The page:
2012 (English)Doctoral thesis, comprehensive summary (Other academic)
Abstract [en]

The Greenland Ice Sheet is the largest ice sheet in the northern hemisphere. Ongoing melting of the ice sheet, resulting in increased mass loss relative to the longer term trend, has raised concerns about the stability of the ice sheet. Melt water generated at the surface is temporarily stored in supra-glacial lakes on the ice sheet. Connections between melt water generation, storage and ice sheet dynamics highlight the importance of the surface hydrological system.

In this thesis different methods are used that improve our ability to observe the supra-glacial lake system on the west Greenland Ice Sheet. This region of the Greenland Ice Sheet has the most extensive supra-glacial hydrological system with a dense network of streams connecting lakes that can exceed several square kilometres in area. Synthetic Aperture Radar (SAR) and visible-near infrared (VNIR) images are used to explore the potential of different sensor systems for regular observations of the supra-glacial lakes. SAR imagery is found to be a useful complement to VNIR data. VNIR data from moderate resolution sensors are preferred as these provide high temporal resolution data, ameliorating problems with cloud cover.

The dynamic nature of the lakes makes automated classification difficult and manual mapping has been widely used. Here a new method is proposed that improves on existing methods by automating the identification and classification of lakes, and by introducing a flexible system that can capture the full range of lake forms. Applying our new method we are better able to analyse the evolution of lakes over a number of melt seasons. We find that lakes initiate after approximately 40 positive degree days. Most lakes exist for less than 20 days before draining, or later in the season, and less often, freezing over. Using the automated method developed in this thesis lakes have been mapped in imagery from 2001–2010 at approximately five day intervals.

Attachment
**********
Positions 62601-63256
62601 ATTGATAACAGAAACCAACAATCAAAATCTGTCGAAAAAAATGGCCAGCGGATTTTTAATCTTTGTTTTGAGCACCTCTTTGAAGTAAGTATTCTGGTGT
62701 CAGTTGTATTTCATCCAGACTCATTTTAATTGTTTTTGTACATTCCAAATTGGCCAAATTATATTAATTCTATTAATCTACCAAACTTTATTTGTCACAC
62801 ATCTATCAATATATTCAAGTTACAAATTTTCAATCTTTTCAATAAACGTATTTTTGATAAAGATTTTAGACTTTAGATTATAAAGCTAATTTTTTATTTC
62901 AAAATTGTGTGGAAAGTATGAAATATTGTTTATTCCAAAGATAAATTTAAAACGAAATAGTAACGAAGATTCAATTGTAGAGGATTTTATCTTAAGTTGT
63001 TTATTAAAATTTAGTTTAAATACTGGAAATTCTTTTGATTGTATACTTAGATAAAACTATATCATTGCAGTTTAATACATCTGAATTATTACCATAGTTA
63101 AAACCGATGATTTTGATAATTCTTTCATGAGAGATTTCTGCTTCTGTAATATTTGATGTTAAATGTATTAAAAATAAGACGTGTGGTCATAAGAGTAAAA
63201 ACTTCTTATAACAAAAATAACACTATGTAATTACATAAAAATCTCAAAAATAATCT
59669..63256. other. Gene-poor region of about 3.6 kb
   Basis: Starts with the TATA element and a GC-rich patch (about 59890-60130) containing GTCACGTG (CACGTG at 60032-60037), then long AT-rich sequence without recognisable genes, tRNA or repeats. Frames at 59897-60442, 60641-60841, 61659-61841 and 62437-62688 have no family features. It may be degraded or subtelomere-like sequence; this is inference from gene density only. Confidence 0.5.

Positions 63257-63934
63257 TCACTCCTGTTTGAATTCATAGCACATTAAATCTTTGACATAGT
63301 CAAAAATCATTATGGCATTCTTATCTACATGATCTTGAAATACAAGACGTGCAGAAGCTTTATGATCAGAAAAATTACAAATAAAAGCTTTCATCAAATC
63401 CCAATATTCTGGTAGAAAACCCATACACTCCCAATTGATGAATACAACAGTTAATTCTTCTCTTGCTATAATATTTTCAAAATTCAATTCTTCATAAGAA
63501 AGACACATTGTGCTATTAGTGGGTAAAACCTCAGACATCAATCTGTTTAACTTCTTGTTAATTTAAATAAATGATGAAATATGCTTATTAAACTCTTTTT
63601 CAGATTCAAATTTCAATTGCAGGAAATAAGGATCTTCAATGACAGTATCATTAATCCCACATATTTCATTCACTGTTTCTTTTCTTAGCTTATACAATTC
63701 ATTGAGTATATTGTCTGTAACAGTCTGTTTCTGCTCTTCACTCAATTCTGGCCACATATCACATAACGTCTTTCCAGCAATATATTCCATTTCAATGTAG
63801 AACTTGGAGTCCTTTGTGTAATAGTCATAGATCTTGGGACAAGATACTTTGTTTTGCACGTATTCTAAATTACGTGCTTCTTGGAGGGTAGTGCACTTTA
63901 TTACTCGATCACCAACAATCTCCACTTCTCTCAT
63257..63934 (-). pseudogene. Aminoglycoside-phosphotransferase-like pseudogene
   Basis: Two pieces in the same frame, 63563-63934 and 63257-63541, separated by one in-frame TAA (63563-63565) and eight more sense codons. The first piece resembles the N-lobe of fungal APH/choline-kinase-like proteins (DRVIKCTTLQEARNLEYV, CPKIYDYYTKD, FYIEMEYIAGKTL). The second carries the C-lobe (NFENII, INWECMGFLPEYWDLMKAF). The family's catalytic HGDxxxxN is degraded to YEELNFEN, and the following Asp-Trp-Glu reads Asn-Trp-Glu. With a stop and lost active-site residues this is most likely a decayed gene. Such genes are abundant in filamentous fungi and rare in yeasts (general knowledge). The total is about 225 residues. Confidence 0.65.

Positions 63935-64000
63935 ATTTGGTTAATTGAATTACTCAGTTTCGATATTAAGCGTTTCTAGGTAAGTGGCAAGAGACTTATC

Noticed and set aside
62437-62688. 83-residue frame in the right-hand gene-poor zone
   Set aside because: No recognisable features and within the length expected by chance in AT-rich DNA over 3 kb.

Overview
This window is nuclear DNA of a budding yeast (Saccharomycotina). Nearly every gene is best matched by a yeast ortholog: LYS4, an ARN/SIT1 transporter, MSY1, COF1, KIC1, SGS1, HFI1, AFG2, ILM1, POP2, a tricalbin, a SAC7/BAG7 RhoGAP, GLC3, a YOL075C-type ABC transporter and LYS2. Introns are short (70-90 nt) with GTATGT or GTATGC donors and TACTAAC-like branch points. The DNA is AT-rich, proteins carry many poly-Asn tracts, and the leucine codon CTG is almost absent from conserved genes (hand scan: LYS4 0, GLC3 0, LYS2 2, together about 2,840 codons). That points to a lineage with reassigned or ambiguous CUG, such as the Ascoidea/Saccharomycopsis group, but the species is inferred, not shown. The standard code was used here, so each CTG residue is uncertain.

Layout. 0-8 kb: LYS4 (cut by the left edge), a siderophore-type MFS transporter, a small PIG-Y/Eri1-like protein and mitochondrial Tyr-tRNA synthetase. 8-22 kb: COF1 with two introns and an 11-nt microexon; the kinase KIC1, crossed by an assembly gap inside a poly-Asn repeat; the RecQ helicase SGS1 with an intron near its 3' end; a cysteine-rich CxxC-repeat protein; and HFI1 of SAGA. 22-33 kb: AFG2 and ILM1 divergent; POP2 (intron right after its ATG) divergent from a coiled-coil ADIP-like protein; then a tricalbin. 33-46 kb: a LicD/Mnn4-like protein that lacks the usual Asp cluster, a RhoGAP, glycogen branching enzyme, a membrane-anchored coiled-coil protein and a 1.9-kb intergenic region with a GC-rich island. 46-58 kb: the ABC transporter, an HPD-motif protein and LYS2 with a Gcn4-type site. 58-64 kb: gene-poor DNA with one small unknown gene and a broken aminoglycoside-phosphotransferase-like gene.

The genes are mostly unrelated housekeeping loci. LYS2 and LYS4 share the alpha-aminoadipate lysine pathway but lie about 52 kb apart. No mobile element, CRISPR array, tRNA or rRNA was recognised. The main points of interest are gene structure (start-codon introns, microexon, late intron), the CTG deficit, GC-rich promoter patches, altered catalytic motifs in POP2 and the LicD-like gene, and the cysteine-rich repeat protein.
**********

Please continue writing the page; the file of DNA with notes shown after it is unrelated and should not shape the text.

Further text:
Place, publisher, year, edition, pages
Stockholm: Department of Physical Geography and Quaternary Geology (INK), Stockholm University, 2012. 28 p.
Series
Dissertations from the Department of Physical Geography and Quaternary Geology, ISSN 1653-7211 ; 31
Keyword
Supra-glacial lakes, Greenland Ice Sheet, Ice melting, Remote sensing, SAR, MODIS, Time-series analysis
National Category
Physical Geography
Research subject
Physical Geography
Identifiers
urn:nbn:se:su:diva-74509 (URN)978-91-7447-465-7 (ISBN)
Public defence
2012-04-20, De Geersalen, Geovetenskapens hus, Svante Arrhenius väg 14, Stockholm, 13:00 (English)
Opponent
Supervisors
Note

At the time of the doctoral defense, the following papers were unpublished and had a status as follows: Paper 3: Manuscript. Paper 4: Manuscript. Paper 5: Manuscript.

Available from: 2012-03-29 Created: 2012-03-15 Last updated: 2013-04-02Bibliographically approved